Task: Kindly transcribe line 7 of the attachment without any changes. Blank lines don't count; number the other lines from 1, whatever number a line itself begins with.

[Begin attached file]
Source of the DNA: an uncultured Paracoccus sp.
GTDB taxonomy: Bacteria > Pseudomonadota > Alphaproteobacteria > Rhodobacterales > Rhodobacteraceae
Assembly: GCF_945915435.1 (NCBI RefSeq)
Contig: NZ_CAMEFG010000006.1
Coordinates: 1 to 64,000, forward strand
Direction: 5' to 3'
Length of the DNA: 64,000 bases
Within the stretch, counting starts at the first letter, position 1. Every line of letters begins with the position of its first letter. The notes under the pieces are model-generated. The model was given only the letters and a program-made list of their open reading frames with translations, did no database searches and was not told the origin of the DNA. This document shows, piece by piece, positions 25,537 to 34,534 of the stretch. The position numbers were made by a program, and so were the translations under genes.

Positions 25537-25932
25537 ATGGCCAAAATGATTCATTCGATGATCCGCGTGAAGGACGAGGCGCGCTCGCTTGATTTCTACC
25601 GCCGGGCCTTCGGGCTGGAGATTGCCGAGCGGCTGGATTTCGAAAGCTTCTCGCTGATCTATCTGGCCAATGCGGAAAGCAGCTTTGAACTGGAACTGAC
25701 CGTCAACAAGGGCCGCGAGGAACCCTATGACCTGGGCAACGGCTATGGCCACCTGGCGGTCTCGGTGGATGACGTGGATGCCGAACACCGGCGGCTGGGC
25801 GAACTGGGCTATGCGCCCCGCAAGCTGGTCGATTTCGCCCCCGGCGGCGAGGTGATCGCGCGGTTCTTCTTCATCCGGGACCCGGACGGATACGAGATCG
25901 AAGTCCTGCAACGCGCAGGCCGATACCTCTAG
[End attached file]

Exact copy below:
Length of the DNA: 64,000 bases